Manufacturing of long-lasting goods slowed more than expected in July, according to a Monday morning report from the Commerce Department on durable goods, products ranging from small kitchen appliances to airplanes that are meant to last more than three years. Further, a proxy of future business spending fell for the first time in five months, likely raising concerns regarding the Federal Reserve slowing its massive asset-purchase plan.
The agency’s report showed that new orders for durable goods sunk by 7.3 percent to $226.6 billion during July, representing the biggest one-month fall since last August. In each of the three prior months, new orders had increased, including a revised 3.9-percent rise in June (revised down from +4.2%). Economists were expecting a decline in the headline figure, but only a 4.0-percent decrease.
Transportation equipment, a volatile component, paced the decliners with a drop of 19.4 percent to $69.7 billion. Orders for computers and electronic products were down by 3.6 percent, following a 0.8-percent drop in June.
Boeing (BA) reported receiving orders for 90 new aircraft in July, down from 287 in June. That aided in a sharp drop in new orders for commercial aircraft, which are known to make wild swings month-to-month, of 52.3-percent in July. In June, this segment was up 33.8-percent from May.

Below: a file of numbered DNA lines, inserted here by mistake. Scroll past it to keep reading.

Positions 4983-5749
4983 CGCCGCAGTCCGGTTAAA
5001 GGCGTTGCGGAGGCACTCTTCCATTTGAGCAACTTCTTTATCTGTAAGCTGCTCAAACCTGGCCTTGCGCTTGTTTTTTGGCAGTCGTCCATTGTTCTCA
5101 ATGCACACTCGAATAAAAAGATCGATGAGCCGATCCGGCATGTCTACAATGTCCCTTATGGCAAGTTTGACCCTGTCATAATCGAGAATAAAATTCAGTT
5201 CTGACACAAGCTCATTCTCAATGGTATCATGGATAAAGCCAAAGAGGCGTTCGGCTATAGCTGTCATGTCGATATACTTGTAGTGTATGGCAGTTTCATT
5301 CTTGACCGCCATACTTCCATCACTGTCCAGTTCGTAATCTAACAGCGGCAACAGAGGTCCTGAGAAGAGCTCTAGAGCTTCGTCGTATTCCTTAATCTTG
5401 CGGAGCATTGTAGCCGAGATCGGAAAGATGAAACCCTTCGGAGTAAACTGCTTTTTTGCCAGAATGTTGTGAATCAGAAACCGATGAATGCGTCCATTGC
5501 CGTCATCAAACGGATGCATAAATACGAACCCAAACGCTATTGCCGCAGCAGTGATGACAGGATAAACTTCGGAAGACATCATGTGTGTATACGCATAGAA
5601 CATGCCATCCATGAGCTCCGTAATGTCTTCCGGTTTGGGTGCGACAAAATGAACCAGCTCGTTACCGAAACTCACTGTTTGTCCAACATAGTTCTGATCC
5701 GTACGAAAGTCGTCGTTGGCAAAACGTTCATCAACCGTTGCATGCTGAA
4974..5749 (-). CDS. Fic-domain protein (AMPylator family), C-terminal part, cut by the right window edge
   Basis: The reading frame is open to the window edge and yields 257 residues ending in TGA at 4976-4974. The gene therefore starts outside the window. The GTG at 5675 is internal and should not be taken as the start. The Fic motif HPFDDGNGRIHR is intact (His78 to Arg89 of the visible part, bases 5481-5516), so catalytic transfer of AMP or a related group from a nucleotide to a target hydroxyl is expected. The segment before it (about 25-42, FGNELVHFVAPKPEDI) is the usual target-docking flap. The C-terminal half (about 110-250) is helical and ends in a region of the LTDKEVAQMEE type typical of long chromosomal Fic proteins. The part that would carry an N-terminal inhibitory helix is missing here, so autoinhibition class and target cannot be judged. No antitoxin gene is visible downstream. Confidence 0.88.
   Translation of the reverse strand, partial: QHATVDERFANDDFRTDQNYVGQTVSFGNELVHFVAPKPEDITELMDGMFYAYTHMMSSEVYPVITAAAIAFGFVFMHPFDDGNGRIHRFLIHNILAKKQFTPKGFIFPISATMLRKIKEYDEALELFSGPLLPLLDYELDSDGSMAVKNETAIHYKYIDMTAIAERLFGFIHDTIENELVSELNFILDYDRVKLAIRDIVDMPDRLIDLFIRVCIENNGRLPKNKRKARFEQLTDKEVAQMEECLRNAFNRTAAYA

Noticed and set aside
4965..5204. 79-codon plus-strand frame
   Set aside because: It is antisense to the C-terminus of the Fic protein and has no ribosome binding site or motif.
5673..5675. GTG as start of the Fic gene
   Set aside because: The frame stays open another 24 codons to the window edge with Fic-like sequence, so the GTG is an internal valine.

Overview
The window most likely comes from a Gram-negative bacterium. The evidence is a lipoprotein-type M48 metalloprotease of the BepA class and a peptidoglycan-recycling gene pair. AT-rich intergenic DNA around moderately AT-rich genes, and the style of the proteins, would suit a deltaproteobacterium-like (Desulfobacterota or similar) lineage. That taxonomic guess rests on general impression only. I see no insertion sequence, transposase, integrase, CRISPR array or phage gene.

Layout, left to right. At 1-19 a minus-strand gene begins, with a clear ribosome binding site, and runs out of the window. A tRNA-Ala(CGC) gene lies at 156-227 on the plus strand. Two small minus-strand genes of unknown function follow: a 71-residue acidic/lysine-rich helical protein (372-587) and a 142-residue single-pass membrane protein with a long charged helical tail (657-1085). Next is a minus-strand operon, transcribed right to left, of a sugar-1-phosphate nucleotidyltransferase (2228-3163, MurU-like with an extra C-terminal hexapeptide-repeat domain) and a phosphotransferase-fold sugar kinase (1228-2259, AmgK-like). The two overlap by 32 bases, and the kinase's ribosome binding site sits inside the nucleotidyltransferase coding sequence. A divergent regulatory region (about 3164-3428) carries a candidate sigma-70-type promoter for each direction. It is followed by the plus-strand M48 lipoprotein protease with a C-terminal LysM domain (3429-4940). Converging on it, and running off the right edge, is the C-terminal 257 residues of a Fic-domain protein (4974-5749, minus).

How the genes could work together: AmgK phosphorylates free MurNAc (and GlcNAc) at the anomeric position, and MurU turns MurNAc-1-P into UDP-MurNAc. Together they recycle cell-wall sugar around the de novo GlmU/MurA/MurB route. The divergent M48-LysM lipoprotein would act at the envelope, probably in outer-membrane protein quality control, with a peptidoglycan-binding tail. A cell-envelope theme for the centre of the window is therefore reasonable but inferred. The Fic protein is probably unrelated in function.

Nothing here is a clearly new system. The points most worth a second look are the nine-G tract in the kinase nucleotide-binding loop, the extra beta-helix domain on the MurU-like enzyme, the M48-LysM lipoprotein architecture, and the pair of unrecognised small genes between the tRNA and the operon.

Excluding the transportation category, new orders were down by 0.6 percent after a 0.1-percent increase from May to June and well below the 0.3-percent increase economists expected.
Shipments fell by 0.3 percent, marking the third decrease in four months, with June being the lone standout when shipments rose 1.1 percent.
Orders for core capital goods (non-defense capital goods excluding aircraft), a barometer of future business investment, snapped a four-month advancing streak by dropping 3.3 percent. Shipments of core capital goods, a component of GDP, dropped 1.5 percent in July, following a 0.8-percent contraction in June.
Manufacturing comprises about 12 percent of the U.S. economy, so these soft figures for July are going to be scrutinized for potential lingering impacts of the so-called sequester that raised payroll taxes and cut federal spending earlier this year. It will also have economists pondering the global economic recovery as well as hinting that the U.S. may not match the second quarter’s modest 1.7-percent annualized growth rate during the third quarter.
In the here-and-now, the data adds gasoline to the fire of uncertainty surrounding the Federal Reserve’s quest to scale-back its monthly purchases of $85 billion in Treasuries and mortgage-backed securities by the end of 2013. Most economists believe that tapering will begin in September, but weakening data could keep that from happening. On Thursday, the markets will get an updated estimate on gross domestic product from the second quarter.
To kick-off the new week, the Dow Jones Industrial Average is off by 17 points, the S&P 500 is essentially flat as is the Nasdaq.
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